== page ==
Depending on the size of your coop and how much room you have in the rest of your barn, you may not want to lose that much space in storage. This was true for us. So instead of building the coop the full height of our barn, I left a couple feet between the top of the coop and roof trusses. This allows me to store lots of supplies in the off season like electro netting fencing, hoses, drip irrigation, and spare lumber.
To do this, I built the ceiling of the coop strong enough to support some weight and lined it with 1/2” plywood on top. This both sealed it off on top form predators and makes for a nice sturdy storage surface.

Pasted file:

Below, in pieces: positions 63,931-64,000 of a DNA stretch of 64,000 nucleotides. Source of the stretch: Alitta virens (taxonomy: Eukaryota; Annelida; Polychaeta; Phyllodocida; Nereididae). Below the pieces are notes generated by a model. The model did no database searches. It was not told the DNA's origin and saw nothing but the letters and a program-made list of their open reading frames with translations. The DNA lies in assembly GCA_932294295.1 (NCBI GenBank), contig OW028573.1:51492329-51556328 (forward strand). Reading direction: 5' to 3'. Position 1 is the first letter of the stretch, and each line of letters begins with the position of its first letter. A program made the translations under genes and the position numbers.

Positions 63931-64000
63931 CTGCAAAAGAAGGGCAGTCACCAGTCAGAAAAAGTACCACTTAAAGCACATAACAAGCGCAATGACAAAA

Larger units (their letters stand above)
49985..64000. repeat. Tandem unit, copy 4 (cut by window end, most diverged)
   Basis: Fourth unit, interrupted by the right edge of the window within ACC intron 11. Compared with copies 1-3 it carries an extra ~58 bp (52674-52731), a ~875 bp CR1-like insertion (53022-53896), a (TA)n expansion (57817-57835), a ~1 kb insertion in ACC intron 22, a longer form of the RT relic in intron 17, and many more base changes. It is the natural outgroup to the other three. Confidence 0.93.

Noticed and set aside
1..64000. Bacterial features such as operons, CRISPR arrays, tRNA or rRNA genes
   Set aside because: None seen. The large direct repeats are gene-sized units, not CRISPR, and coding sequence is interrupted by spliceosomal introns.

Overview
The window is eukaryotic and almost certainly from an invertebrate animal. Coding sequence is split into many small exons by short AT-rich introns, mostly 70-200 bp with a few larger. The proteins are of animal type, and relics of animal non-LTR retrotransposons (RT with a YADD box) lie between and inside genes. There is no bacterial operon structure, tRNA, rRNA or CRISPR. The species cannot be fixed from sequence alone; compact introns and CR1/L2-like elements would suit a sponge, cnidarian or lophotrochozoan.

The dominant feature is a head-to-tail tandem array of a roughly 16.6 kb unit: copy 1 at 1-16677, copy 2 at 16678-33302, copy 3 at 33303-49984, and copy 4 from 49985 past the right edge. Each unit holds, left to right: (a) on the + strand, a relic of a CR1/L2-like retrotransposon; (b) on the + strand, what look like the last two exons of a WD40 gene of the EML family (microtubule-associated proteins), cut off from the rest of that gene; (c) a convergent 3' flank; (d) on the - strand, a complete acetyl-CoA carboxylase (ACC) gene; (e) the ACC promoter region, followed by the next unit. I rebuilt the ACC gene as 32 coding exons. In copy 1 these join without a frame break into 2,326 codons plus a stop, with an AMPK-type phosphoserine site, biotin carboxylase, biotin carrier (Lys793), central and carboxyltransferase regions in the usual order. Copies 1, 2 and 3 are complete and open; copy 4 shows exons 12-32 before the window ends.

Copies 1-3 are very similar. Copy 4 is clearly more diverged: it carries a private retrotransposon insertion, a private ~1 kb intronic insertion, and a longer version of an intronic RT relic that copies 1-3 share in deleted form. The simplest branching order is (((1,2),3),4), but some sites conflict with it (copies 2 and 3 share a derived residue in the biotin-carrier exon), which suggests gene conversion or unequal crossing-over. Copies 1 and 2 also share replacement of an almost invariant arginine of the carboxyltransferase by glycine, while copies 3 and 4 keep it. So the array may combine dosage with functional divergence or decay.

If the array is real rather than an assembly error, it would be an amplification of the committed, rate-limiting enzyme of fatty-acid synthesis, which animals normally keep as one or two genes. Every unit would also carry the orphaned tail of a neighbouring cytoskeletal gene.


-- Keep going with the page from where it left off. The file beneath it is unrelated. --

Since this project uses really basic materials, I always recommend using repurposed materials whenever possible. Use an old door you already have lying around. Look on Craigslist or Facebook Marketplace for things like sheets of plywood, lumber, and the concrete blocks. This can be a very affordable coop if you can source most of the materials used. And it will probably add lots of character!
I had the unfortunate timing of building our coop right in the middle of the 2020 lumber shortage. I searched for used lumber for months without any great options. So for this coop I had to buy most of the materials new. But when we lived in the suburbs, I was able to build a smaller portable A-frame coop that we built entirely out of an old wooden kids playset and used fencing.
How To Build a Chicken Coop in an Existing Barn